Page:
I’m really dating myself now, but I remember in high school when librarians and teachers weren’t quite sure what to do with this newfangled Internet. We were told to avoid using it as a reference tool unless it was on sites ending in “.org” or “.edu”. Then in college, Wikipedia emerged. The Web address still ends in “.org” but we were told to avoid using that as well. The best way to get around that was to go to the sources listed at the end of the Wikipedia article and list them as your references. It’s not lying because you really did get your information that way. There just happened to be a middleman.

The 24-hour loss of Wikipedia had such an effect that #factswithoutwikipedia became a trending topic of Twitter, leading to such amusing misinformation as, “Ferrets are a legume” and “‘Lego’ is a Danish word meaning ‘lost in the vacuum cleaner'”. And yet these were the kinds of tidbits that Wikipedia itself was accused of presenting as fact not too long ago. It’s interesting how that works.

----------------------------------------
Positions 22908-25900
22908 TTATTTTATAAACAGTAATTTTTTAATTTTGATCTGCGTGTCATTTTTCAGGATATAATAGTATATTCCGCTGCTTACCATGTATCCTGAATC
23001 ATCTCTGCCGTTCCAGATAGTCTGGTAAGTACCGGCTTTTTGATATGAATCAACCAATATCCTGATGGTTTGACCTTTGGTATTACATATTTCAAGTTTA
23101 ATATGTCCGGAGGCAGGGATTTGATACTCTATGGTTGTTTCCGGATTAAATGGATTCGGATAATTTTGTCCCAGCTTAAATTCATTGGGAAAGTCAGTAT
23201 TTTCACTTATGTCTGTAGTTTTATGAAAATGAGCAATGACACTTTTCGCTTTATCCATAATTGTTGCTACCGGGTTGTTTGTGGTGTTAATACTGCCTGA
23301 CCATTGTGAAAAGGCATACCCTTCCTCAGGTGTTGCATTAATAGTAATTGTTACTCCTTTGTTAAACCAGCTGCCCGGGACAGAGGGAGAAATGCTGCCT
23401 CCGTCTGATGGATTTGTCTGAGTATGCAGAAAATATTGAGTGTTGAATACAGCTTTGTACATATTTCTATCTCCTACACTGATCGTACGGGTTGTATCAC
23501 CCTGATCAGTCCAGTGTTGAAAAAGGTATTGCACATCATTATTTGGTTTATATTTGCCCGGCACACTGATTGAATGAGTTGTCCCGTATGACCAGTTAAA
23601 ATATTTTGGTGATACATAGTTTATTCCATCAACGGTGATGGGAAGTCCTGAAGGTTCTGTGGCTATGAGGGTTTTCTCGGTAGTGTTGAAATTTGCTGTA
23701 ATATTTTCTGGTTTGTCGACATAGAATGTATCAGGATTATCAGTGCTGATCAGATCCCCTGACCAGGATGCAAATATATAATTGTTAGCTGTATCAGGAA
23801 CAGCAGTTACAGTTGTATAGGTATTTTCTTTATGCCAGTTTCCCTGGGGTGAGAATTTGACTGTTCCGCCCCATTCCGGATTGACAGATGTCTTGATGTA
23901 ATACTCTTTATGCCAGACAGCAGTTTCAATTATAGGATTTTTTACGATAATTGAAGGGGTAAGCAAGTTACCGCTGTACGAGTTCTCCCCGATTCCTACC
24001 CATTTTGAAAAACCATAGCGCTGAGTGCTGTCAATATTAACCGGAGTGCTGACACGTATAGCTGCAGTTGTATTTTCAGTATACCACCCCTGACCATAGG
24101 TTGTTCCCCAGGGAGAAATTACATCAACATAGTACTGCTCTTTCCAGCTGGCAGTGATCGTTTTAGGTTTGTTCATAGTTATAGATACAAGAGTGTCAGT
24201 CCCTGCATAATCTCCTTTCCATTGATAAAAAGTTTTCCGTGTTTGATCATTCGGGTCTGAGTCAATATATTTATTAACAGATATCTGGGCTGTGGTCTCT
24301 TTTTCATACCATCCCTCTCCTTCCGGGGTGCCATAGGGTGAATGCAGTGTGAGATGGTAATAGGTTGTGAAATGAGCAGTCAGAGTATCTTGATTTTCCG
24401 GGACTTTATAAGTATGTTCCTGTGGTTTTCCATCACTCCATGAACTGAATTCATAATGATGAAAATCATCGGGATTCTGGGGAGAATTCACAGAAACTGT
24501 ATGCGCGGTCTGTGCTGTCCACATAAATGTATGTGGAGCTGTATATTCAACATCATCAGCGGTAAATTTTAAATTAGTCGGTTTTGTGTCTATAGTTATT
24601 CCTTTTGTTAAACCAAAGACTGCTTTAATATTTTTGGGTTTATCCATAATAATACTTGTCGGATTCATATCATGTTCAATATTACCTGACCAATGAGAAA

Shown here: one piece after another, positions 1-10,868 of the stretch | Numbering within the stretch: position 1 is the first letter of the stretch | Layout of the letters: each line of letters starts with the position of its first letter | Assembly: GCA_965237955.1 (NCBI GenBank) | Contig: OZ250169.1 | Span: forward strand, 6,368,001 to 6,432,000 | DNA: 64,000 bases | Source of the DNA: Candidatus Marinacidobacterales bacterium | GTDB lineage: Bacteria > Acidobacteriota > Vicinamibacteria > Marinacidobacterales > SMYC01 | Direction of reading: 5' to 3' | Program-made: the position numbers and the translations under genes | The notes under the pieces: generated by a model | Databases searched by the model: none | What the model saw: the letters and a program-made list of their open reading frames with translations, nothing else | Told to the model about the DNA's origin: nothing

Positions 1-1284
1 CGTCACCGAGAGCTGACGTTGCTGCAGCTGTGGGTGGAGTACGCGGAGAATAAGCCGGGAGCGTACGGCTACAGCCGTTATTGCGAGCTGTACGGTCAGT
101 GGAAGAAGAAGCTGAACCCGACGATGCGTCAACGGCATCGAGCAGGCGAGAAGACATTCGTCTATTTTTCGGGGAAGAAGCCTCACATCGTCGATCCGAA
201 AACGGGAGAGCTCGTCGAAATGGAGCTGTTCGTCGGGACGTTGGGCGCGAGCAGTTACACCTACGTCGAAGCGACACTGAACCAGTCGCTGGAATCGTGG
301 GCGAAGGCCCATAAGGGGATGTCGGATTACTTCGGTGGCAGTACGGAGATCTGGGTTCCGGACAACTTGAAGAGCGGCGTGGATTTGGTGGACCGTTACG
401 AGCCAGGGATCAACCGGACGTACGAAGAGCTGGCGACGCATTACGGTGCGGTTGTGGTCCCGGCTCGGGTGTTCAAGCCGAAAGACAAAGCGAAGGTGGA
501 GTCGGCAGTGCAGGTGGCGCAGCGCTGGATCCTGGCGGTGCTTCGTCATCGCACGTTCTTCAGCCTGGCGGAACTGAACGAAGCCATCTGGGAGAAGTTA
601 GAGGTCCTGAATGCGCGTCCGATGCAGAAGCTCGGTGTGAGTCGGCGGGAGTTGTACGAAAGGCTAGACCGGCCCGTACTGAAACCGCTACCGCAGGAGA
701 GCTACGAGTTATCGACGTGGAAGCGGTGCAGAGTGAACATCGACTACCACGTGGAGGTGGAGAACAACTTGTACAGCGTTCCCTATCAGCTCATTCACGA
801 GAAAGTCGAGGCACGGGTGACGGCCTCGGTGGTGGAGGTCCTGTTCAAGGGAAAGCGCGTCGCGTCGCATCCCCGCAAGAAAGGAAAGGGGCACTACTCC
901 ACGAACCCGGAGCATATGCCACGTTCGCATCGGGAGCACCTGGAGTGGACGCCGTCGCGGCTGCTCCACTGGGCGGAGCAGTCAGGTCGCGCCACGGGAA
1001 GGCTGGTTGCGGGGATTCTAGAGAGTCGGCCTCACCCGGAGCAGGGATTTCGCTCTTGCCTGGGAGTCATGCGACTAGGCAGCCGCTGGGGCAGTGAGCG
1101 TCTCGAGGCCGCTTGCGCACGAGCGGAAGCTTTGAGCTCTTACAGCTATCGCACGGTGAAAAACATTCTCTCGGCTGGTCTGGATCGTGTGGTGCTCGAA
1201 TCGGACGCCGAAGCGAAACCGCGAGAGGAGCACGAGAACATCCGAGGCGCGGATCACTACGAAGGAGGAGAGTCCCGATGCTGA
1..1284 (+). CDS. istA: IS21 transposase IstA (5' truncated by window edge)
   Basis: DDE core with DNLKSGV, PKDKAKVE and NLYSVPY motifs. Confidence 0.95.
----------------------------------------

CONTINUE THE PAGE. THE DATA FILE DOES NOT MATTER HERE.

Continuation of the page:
It’s a little like the old claims that no one would ever buy records when they could listen to the radio. Or that the VCR would destroy the movie industry. Or that Napster would destroy the music industry. Or that Kindle would desecrate the act of reading. It relates to SOPA and PIPA too. At this point, I seriously doubt that either of the two will pass, at least not without major revisions. And then one day we’ll all look back and laugh at how silly we were to think technological progress would obliterate society.

Of course, I could be very, very wrong. The robot overlords could be lying in wait right behind me, waiting to taser me for all the songs still on my iPod that I downloaded off of Morpheus between 2003 to 2007.

 Contributing writer Megan Robb is a writer, consultant and editor living in Raleigh, North Carolina. Her articles can be found at,, and, as well as her personal website,